Sexual isolation with a single mutation

Sexual isolation with a single mutation


Sexual isolation in one easy step

A simple genetic change in flies' pheromones may be all that's needed to spin off a new species.

The powerful chemical attractants that help animals find a mate or pick a mate of the same species from a crowd of similar organisms can change very easily, causing the sudden appearance of new, distinct species through reproductive isolation, University of Chicago researchers have found.

To the untrained eye, all fruit flies look alike. Indeed, sometimes the flies themselves may be fooled, so they rely on chemical identification. Jerry Coyne, PhD, professor of ecology and evolution, and his co-workers analyzed and even swapped the mate-attracting fragrances among four closely related species of Drosophila and showed that these pheromones are crucial for male suitors to recognize females of the same species. They also found that the genetic basis of pheromone differences is very simple and easily changed, refuting a central tenet of evolutionary theory--that new species only arise through the accumulation of many genetic changes, each of small effect. The finding is reported in today's issue of the journal Science.

Biologists have long puzzled over how a species originates and keeps separate from similar organisms nearby. "Why is there no intermediate form of bird between a robin and a cardinal?" Coyne asks. "It's a problem Darwin failed to solve. Despite entitling his book The Origin of the Species, he failed to give any real insight into this problem and did not really know what a species was."

Some barriers to the melding of species arise only after fertilization, if the hybrids are inviable or sterile. But sexual isolation through mate discrimination may be what gives many animal species their unique identities, and accounts for the brilliant plumage and bizarre mating rituals seen in some vertebrates.

Female insects often attract mates with Contact pheromones--waxy substances that rub off their abdomens and stimulate chemoreceptors on the forelegs or mouth parts of eligible males to induce courtship.

Coyne's team analyzed the signature pheromones and breeding behavior of four species of Drosophila. In two species, males and females wear a unisex fragrance of tricosene, and males of either species will court females of the other. They will not, however, court females of the remaining two species, which wear a foreign, feminine dust of heptacosadiene. Males of these latter two species wear tricosene and will try to woo any breed of female.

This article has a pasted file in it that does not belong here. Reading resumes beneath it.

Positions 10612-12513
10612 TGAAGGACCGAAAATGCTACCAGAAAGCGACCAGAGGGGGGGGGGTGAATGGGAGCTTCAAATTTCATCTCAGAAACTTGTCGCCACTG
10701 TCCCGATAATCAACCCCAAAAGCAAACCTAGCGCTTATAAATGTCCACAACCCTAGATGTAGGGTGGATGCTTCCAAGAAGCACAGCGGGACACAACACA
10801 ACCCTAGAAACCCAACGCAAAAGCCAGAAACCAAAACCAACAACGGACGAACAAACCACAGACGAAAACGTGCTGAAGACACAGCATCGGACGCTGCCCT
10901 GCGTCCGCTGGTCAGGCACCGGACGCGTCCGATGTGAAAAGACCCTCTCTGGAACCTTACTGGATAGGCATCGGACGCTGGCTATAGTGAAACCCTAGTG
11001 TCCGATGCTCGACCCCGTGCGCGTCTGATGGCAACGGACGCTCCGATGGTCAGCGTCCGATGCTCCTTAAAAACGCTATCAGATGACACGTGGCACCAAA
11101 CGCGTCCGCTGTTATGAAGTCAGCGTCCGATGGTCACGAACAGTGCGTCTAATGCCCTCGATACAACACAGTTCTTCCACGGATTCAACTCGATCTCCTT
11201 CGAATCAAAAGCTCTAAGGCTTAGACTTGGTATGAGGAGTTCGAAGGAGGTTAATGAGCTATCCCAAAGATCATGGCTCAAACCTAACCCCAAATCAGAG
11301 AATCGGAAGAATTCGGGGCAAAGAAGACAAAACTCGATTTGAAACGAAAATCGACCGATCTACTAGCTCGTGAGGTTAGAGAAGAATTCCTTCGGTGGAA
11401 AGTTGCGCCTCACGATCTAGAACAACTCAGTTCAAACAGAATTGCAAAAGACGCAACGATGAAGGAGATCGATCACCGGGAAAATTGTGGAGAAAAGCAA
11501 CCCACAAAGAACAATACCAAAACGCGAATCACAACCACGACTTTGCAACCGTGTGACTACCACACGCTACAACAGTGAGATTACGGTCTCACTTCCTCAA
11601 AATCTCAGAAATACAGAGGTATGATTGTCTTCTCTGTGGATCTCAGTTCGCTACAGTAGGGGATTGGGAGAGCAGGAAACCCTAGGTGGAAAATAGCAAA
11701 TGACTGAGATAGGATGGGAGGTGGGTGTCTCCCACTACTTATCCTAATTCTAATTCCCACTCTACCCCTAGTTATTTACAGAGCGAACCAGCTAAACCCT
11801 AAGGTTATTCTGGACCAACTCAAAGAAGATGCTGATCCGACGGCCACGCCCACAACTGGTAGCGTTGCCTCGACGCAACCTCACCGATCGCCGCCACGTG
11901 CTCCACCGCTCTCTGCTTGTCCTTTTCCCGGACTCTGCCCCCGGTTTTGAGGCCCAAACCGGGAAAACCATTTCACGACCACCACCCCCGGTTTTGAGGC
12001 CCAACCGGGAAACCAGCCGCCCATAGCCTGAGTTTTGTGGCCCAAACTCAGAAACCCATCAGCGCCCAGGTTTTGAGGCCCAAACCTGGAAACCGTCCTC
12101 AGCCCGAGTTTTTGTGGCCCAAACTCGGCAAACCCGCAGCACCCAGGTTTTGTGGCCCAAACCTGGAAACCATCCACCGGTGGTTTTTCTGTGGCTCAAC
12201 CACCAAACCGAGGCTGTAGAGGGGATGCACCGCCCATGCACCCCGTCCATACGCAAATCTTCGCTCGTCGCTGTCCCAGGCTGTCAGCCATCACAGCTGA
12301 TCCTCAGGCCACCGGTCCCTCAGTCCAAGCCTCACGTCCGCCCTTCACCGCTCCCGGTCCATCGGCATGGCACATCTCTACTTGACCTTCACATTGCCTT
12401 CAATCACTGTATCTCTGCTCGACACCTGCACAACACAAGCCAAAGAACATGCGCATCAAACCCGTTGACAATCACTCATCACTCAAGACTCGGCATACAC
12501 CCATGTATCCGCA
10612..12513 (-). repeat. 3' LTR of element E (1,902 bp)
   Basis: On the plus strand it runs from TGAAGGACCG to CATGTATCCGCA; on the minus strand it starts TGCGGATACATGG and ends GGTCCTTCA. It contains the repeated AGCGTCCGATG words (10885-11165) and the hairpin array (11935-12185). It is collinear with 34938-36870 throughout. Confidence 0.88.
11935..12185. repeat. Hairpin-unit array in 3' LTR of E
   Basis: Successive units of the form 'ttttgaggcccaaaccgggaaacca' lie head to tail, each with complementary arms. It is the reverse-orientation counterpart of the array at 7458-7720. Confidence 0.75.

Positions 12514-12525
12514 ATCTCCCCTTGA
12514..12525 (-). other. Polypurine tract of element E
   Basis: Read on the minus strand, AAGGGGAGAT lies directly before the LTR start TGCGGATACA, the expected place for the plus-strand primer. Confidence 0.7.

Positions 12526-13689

Even males of the two more finicky species can be fooled, however, by perfume trickery. They will court hybrid females--which carry about half the normal amount of each fragrance--with roughly half the ardor with which they pursue their own species. Moreover, females of species that these males would normally shun can be perfumed by crowding them together with properly scented females of the males' species. If the perfume is right, the picky males find even dead females fetching, ruling out any overriding seductive behavior on the part of the female.

Genetic crosses and back-crosses to the parental generation using specially bred flies showed that the ratio of tricosene to heptacosadiene in hybrid flies was determined almost entirely by which species chromosome 3 was inherited from. The involvement of only one of Drosophila's four chromosomes suggests a simple genetic basis for the pheromone signature and may mean that the trait resides at a single genetic locus.

The finding that sexual isolation may be brought about by changes in at most a few genes argues against the evolution of new species in this manner by long-term runaway processes, as dictated by evolutionary dogma, Coyne said.

Other authors on the Science paper are research assistant Anne Crittenden, who performed the genetic crosses, and Katherine Mah, a student in the College who analyzed the pheromones for her senior Honors project. Mah is now a graduate student at the University of Michigan.